MINNEAPOLIS -- After another valiant comeback had fallen short and ended Minnesota's season Monday, the conversation soon turned to Rick Rickert, Jerry Holman and the Gophers' prospects for next season.
But not for long.
Coach Dan Monson wasn't done talking about the team that overcame the long shadow of an academic scandal and season-ending injuries to two starters to finish a surprising 18-14. Not after watching them rally yet again, this time from an 18-point second-half deficit, before losing 76-73 in overtime to Tulsa in the second round of the National Invitation Tournament.
Anyone who wanted to talk about Rickert or Holman, two key recruits for next season, was missing the point, Monson said.
"Everybody else is waiting for next year," Monson said. "The hardest thing I've had to do in a long time is say goodbye to this year.
"I think it's sad that too many people think that there was a weight lifted off our shoulders to get ready for next year. I haven't had more fun coaching a group than these guys. These guys lived this year."
Before the season began, the NCAA opened the door for the Gophers when it showed leniency toward a group of players with no involvement in the academic scandal uncovered in 1999. The Gophers would be eligible for postseason play.
Few people thought Minnesota had enough talent to win a spot in the NCAA tournament. Then the Gophers went out and won 12 of 13 non-conference games and opened the Big Ten 3-1, including a rally to beat Indiana in overtime after trailing by 13 with three minutes left.
Two games later, Michael Bauer was lost for the season because of a broken arm. Three games after that, John-Blair Bickerstaff was lost because of a broken leg. Bauer was perhaps the most feisty Gopher; Bickerstaff the respected captain.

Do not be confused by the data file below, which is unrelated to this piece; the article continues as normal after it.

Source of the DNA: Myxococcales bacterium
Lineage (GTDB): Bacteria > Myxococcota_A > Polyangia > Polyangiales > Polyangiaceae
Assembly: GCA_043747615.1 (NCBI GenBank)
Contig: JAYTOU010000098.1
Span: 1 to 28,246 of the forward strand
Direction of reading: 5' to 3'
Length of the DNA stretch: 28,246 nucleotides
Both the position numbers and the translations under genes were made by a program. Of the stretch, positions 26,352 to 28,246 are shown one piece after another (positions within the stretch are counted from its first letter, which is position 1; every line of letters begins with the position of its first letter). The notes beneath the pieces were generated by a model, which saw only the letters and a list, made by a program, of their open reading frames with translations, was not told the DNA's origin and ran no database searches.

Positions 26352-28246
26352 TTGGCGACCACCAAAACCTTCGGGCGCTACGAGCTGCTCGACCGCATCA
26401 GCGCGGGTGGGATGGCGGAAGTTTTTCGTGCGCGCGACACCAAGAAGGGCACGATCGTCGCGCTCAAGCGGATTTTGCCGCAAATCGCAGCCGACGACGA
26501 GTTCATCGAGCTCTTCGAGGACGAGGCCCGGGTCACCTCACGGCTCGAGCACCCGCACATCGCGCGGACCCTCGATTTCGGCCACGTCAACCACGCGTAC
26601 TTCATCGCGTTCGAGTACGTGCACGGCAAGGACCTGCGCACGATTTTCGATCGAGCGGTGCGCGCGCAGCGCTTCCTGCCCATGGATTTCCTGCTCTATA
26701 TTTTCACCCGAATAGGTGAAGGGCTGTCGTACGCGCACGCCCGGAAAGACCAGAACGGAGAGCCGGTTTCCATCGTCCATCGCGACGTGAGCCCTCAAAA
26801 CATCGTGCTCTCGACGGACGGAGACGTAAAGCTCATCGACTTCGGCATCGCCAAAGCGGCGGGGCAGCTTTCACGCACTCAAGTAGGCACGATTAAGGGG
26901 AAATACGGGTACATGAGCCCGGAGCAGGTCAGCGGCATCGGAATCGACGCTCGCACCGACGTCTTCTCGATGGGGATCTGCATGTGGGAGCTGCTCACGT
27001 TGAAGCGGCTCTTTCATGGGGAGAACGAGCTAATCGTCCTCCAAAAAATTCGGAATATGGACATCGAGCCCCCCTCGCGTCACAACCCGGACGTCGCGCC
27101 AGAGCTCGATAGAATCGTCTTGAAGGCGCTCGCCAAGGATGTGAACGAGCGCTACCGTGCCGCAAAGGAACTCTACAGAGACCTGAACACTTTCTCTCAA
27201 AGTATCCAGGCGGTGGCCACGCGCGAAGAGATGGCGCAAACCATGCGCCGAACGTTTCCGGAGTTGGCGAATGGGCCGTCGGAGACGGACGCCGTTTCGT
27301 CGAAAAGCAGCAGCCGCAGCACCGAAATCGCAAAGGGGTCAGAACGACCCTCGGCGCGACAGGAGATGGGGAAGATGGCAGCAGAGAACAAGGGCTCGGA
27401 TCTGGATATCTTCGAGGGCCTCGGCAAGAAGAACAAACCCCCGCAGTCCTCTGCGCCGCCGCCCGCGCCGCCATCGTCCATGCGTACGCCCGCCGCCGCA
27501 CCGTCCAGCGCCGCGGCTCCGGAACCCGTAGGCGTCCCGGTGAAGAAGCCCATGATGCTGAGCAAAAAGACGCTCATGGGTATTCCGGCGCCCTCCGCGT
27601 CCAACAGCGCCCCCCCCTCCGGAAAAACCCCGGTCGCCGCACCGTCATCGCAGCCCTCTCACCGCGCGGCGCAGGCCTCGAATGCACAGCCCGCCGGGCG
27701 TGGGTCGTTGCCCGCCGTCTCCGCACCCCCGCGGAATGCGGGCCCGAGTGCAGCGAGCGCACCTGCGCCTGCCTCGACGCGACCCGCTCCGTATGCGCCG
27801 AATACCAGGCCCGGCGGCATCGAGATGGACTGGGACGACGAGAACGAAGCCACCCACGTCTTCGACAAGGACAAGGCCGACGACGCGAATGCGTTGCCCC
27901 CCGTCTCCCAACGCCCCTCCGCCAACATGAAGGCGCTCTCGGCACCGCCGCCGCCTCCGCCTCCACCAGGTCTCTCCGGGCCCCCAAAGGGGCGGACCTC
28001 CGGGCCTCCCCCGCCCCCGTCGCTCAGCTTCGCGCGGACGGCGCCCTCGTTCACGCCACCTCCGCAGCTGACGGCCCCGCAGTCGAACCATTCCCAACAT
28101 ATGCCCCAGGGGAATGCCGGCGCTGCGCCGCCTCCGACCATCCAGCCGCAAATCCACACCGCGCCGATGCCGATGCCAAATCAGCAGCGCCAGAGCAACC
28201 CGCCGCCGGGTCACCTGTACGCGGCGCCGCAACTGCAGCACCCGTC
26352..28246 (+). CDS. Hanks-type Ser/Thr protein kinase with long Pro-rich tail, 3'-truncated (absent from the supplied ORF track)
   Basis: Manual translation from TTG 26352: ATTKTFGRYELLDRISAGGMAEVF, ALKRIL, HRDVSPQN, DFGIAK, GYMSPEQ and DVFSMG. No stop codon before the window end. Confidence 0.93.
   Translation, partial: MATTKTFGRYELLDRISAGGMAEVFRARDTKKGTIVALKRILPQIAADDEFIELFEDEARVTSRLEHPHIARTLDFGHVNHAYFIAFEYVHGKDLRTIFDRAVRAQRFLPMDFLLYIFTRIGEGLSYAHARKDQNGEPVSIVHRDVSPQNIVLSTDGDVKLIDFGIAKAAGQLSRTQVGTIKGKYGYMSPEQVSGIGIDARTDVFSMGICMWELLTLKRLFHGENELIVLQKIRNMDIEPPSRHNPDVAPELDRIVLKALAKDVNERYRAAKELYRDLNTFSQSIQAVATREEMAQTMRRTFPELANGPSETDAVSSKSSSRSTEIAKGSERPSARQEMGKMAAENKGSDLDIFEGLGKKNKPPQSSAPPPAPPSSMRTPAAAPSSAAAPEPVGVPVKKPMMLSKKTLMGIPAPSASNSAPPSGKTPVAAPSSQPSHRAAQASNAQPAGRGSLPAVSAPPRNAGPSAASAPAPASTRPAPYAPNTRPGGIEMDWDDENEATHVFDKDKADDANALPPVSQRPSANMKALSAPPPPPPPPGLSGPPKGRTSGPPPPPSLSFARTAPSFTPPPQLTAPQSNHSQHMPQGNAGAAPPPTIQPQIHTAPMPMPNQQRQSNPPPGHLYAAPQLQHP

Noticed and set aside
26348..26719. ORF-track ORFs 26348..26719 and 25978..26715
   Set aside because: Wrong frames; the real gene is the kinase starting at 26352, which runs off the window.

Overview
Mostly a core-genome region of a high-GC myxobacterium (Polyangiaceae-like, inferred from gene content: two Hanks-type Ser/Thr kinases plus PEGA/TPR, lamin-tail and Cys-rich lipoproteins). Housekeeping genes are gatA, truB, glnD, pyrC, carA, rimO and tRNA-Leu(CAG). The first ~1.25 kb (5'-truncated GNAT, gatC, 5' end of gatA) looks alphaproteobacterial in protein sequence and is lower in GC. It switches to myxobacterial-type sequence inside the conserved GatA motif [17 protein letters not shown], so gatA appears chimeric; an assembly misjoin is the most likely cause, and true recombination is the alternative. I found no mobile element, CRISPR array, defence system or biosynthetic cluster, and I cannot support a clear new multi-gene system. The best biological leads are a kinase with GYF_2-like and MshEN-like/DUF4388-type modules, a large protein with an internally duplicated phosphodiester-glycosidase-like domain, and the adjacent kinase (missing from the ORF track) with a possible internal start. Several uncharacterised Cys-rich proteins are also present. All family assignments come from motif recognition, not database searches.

Down to their last seven scholarship players, the Gophers would win only two of their last nine games. But that doesn't tell the story of their final month.
In their first game following Bickerstaff's injury, they trailed No. 4 Michigan State by two with less than four minutes remaining before losing 94-83. They gave No. 5 Illinois a scare before losing 67-59 in the final game of the Big Ten regular season. They rallied from 18 down before losing in overtime to Tulsa.
"We battled against all odds," said Terrance Simmons, who averaged 12.3 points before Bickerstaff's injury and 19.3 in the nine games after it. "This team never caved in. We've played hard all through to the final buzzer."
There also were failed comebacks against Ohio State and another against Iowa. If moral victories counted, the Gophers would've been 24-8.
"You can tell more about people under adversity than any other time," Monson said. "It's easier if things are going well. These players haven't had things go well for them for two years now. The strongest survive. They're the ones who endured it all, and they're the ones battling to the end."
Simmons and Bickerstaff will be gone, but the Gophers will be in great shape if they work as hard next season.
The Gophers return yearlong starters Dusty Rychart, who averaged 14.6 points and 8.0 rebounds, and Shane Schilling (8.4 ppg). Bauer was averaging 11.4 points before his injury. Five others started at least one game. They will be joined by a highly regarded recruiting class that includes Rickert, a versatile 6-foot-10 star from Duluth East, and Holman, a 6-10 signee from Minneapolis Community College.
They also will be met by high expectations, though none higher than their own.
"Terrance told us we better keep working hard," Schilling said, "because he expects us to be in the NCAA tournament next year."
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